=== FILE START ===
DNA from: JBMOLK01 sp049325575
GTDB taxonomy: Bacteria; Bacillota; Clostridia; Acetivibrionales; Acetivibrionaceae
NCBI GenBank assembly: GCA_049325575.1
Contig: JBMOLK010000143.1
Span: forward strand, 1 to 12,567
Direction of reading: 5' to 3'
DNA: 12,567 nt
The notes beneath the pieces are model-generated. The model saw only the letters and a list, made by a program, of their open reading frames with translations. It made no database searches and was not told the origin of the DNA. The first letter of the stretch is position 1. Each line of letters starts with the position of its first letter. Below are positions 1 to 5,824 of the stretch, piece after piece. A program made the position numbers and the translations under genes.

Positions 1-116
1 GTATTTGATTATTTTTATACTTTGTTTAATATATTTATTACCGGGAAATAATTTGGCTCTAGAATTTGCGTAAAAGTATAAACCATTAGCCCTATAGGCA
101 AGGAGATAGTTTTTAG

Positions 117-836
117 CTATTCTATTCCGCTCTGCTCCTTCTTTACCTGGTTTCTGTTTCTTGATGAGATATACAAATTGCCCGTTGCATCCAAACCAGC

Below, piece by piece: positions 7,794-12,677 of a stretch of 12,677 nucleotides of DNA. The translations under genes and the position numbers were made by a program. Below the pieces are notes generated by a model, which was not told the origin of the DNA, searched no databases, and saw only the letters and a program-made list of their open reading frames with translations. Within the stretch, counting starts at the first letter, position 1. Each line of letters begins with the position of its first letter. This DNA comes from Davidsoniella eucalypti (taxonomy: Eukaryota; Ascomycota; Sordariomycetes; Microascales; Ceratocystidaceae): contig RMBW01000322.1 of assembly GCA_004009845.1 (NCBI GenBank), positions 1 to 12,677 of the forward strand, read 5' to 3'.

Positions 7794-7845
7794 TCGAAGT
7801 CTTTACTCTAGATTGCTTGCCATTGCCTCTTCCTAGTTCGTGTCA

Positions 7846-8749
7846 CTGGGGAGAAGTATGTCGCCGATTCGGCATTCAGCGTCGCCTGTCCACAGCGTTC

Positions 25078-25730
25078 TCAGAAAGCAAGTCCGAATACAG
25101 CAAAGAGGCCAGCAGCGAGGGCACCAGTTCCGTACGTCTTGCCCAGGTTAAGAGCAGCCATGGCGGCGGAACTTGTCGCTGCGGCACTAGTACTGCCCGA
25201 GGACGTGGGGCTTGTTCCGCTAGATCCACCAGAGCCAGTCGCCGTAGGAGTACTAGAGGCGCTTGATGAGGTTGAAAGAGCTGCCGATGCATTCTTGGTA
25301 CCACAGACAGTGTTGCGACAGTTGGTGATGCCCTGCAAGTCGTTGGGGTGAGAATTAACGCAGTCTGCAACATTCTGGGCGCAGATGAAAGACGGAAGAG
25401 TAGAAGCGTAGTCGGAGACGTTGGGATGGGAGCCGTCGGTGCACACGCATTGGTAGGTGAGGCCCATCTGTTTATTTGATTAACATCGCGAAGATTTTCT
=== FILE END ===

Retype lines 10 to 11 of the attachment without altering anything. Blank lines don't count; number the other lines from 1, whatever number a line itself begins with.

1 GTATTTGATTATTTTTATACTTTGTTTAATATATTTATTACCGGGAAATAATTTGGCTCTAGAATTTGCGTAAAAGTATAAACCATTAGCCCTATAGGCA
101 AGGAGATAGTTTTTAG